Olga Tellis and ors Vs. Bombay Municipal Corporation and ors

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Omkar Mandhare VS Sagar Singh
Emblem of the Supreme Court of India.svg
CourtSupreme Court of India
Decided10 July 1985
Citation(s)1985 SCC (3) 545
Holding
Right to Life includes the Right to Livelihood.
Laws applied
Constitution of India, 1950 :
Article 32 - Fundamental Rights - Estoppel - Principle

behind - No estoppel can be claimed against enforcement of Right to livelihood.

Article 32 & 21 - Writ Petition against procedurally ultra vires Government action - Whether maintainable.
Bombay Municipal Corporation Act, 1888, s.314 - Power

to remove encroachments "without notice , when permissible -Section - Whether ultra vires the Constitution.

Administrative Law - Natural Justice - Audi alteram partem i.e listen to the other side-

Notice - Discretion to act with or without notice must be exercised reasonably, fairly and justly - Natural

justice - Exclusion - How far permissible.

Olga Tellis v. Bombay Municipal Corporation was decided in 1985 by the five Judges Bench of the Supreme Court of India. The Honorable bench consisted of C.J., Y.V. Chandrachud, J., A.V. Varadarajan, J., O. Chinnappa Reddy, J., S. Murtaza Fazal Ali and J., V.D. Tulzapurkar. This case came before the Supreme Court as a writ petition by persons who live on pavements and in slums in the city of Bombay. It was prayed by the petitioners to allow them to stay on the pavements against their order of eviction. The majority judgment (concurring by all the five Judges) was delivered by Honorable Chief Justice Y.V. Chandrachud.

Judgement[edit]

The Judgment was delivered by Chief Justice Y.V Chandrachud i.e Yeshwant Vishnu Chandrachud(16th C.J.I) :-

Some main points include;

    • "For the purposes of argument, we will assume the factual correctness of the premises that if the petitioners are evicted from their dwellings, they will be deprived of their livelihood. Upon that assumption, the question which we have to consider is whether the right to life includes the right to livelihood, We see only one answer to that question, namely, that it does. The sweep of the right to life conferred by Art. 21 is wide and far-reaching... That, which alone makes it possible to live, leave aside what makes life liveable, must be deemed to be an integral component on the right to life."[1]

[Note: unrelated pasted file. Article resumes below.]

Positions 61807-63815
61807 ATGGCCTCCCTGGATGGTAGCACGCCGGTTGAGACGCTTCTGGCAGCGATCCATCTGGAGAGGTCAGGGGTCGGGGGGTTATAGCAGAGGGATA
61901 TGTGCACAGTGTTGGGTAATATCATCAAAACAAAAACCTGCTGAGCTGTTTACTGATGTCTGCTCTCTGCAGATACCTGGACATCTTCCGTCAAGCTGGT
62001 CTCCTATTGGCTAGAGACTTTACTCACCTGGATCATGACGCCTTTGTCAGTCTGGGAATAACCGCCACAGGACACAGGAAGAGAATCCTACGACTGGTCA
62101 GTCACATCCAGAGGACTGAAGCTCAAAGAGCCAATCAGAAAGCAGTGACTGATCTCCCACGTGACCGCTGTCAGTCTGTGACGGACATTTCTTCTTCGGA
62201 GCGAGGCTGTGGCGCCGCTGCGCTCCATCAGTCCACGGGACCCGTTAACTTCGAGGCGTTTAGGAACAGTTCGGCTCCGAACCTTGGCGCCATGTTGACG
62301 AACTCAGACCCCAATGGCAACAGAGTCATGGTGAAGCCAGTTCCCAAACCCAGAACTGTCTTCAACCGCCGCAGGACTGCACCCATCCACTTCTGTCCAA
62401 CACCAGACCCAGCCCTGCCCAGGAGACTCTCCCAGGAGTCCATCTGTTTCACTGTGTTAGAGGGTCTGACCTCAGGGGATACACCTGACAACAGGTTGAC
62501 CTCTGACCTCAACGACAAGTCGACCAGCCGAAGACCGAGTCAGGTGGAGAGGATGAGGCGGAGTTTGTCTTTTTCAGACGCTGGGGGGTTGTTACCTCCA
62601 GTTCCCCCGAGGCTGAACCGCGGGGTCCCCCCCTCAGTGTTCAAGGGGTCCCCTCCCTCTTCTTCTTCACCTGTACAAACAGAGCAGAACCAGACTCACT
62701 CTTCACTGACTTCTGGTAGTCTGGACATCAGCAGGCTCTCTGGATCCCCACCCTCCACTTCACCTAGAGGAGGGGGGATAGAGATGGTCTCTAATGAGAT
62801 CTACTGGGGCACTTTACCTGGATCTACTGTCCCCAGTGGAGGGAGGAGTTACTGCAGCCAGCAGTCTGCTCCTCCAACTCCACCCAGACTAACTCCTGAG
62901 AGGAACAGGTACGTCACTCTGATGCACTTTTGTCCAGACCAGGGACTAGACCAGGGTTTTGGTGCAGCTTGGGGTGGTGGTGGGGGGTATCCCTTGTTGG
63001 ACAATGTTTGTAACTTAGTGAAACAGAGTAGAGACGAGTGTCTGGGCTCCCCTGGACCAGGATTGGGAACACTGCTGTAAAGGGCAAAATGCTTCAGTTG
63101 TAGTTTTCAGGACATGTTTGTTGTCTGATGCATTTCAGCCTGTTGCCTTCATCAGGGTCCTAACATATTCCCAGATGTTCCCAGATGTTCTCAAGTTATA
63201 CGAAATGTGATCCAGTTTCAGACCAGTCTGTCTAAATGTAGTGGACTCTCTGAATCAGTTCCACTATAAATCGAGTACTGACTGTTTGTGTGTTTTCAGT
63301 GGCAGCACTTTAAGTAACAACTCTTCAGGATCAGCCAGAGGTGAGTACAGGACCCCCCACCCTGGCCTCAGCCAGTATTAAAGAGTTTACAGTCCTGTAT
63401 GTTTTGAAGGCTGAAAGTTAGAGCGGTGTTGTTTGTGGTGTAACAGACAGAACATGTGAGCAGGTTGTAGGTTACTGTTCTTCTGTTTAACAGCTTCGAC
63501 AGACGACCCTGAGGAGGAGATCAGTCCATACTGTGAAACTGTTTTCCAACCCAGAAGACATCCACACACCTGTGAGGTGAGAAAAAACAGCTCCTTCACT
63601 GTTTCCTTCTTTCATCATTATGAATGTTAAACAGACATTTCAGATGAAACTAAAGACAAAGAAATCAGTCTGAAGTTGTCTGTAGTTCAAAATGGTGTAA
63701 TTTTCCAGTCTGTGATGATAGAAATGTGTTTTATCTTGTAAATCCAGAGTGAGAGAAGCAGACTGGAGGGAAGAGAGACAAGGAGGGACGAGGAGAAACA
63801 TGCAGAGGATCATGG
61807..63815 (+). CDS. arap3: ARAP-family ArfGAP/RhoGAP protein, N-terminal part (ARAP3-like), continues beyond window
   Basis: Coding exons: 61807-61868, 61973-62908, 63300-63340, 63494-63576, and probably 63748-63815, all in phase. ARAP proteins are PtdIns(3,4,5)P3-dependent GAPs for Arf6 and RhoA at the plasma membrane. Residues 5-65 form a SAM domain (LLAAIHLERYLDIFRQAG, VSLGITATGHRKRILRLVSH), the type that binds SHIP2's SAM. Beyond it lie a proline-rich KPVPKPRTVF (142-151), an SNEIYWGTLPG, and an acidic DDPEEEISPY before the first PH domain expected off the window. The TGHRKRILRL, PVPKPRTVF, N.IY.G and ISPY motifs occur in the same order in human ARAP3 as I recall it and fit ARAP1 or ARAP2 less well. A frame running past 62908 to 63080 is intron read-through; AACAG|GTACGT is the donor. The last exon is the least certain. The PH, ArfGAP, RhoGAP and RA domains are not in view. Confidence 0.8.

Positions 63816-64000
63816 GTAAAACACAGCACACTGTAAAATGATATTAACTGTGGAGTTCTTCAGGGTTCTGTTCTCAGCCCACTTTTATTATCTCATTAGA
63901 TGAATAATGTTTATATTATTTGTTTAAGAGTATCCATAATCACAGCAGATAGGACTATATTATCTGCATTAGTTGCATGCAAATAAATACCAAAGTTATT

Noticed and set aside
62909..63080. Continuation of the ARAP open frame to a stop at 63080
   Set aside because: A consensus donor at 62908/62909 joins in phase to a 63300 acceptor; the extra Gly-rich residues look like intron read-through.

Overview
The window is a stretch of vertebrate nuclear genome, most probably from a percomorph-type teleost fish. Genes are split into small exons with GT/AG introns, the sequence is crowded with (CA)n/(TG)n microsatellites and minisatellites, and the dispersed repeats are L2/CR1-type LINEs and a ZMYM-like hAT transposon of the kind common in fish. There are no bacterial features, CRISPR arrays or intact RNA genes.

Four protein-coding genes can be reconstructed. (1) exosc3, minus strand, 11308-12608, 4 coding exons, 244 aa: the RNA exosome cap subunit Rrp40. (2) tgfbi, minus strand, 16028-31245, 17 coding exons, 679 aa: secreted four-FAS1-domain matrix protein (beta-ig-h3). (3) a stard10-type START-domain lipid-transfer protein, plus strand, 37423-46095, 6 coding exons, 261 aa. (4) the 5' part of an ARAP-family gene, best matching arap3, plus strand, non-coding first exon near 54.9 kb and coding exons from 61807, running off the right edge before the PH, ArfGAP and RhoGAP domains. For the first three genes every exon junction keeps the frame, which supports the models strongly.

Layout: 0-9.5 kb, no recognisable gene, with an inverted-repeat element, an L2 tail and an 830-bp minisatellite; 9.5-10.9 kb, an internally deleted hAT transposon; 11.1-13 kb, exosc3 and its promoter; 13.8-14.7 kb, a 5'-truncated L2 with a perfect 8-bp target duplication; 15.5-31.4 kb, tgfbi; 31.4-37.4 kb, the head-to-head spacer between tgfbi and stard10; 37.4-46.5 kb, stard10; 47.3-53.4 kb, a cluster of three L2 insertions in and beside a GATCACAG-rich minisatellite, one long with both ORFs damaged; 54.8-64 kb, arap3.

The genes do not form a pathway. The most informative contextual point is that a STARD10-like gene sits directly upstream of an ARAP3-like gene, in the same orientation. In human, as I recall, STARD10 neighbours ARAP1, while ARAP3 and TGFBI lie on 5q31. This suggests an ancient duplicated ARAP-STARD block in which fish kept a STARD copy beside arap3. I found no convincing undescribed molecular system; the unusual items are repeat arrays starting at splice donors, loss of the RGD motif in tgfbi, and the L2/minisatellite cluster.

• "Two conclusions emerge from this discussion: one, that the right to life which is conferred by Art. 21 includes the right to livelihood and two, that it is established that if the petitioners are evicted from their dwellings, they will be deprived of their livelihood. But the Constitution does not put an absolute embargo on the deprivation of life or personal liberty. By Art. 21, such deprivation has to be according to procedure established by law"
    • "In order to minimise the hardship involved in any eviction, we direct that the slums, wherever situated, will not be removed until one month after the end of the current monsoon season..."

Enforcement of the Decision and Outcome[edit]

The pavement dwellers were evicted without resettlement. Since 1985, the principles in this case have been affirmed in many subsequent decisions, frequently leading to large-scale evictions without resettlement.[2] For example, in the Narmada dam cases, adequate resettlement was ordered but most affected evictees have not been properly resettled and the majority of the Court declined to examine the extent to which their judgment was enforced: see Narmada Bachao Andolan v. Union of India (2000) 10 SCC 664[3]

Significance of the case[edit]

Olga Tellis has stated: “Ironically,[the case] helped the propertied classes; lawyers often cite the case to justify eviction of tenants and slum dwellers. But it also helps the slum dwellers; the Government can't evict them summarily. The case also spawned a lot of interest in fighting for housing as a fundamental right … but if you were a pavement dweller, it is just not enough.” This case is widely quoted as exemplifying the use of civil and political rights to advance social rights but it is also viewed as problematic due to its failure to provide for the right to resettlement. It is also inconsistent with developments in other jurisdictions, where courts have found stronger rights to resettlement.[4]

References[edit]

  1. ^ "Olga Tellis & Ors vs Bombay Municipal Corporation & ... on 10 July, 1985". indiankanoon.org. Retrieved 27 April 2016.
  2. ^ livelaw (13 August 2015). "Re-reading 'Olga Tellis v. Bombay Municipal Corp' as Petitioner completes 50". Live Law. Retrieved 27 April 2016.
  3. ^ "Olga Tellis & Ors v Bombay Municipal Council [1985] 2 Supp SCR 51. | ESCR-Net". www.escr-net.org. Retrieved 27 April 2016.
  4. ^ https://indiankanoon.org/doc/709776/